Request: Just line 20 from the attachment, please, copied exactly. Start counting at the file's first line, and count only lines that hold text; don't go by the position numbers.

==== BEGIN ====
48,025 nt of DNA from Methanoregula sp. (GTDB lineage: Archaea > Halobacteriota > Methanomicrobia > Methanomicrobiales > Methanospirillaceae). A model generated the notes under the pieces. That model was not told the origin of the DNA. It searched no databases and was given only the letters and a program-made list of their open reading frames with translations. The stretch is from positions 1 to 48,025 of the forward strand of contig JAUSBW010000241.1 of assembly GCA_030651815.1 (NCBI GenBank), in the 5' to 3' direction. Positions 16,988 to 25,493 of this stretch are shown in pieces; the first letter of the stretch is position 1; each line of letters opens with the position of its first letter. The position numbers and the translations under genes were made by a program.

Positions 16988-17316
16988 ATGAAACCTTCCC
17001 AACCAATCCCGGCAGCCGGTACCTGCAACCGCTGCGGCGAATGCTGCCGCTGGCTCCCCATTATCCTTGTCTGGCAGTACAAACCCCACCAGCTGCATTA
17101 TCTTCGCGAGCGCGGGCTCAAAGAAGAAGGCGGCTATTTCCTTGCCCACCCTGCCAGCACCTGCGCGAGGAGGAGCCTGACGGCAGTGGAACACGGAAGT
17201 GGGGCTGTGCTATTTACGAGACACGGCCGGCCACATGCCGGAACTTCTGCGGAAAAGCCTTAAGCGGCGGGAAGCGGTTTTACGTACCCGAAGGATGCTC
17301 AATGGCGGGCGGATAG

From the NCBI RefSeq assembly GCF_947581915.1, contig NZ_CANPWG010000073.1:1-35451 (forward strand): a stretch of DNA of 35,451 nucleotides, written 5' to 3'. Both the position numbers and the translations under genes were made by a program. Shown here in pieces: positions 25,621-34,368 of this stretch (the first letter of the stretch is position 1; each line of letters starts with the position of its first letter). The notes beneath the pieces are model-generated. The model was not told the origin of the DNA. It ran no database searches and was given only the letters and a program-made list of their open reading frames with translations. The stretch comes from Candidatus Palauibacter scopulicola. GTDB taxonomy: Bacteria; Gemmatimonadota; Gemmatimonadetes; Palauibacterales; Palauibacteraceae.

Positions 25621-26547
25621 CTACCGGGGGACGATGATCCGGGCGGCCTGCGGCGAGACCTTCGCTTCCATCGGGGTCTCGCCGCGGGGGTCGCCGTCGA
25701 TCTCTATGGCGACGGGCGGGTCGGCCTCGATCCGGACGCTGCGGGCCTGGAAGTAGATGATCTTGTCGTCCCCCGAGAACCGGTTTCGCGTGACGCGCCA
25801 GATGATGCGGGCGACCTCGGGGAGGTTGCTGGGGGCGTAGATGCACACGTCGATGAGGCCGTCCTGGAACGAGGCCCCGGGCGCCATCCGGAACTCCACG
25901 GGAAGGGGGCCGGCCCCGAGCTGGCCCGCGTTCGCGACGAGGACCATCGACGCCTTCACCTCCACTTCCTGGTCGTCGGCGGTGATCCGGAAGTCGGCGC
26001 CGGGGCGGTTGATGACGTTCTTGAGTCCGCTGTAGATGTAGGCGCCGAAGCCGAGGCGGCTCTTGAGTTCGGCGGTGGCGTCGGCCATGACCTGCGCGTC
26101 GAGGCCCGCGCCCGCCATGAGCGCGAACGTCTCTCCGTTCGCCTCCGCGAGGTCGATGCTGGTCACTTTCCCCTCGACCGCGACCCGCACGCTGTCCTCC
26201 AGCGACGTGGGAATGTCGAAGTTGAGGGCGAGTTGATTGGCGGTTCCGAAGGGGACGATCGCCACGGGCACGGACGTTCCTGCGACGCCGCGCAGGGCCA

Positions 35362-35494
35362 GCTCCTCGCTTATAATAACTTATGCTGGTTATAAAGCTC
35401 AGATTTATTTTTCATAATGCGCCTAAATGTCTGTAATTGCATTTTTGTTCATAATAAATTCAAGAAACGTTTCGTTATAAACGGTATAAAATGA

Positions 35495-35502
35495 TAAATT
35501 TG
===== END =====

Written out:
Positions 35495-35502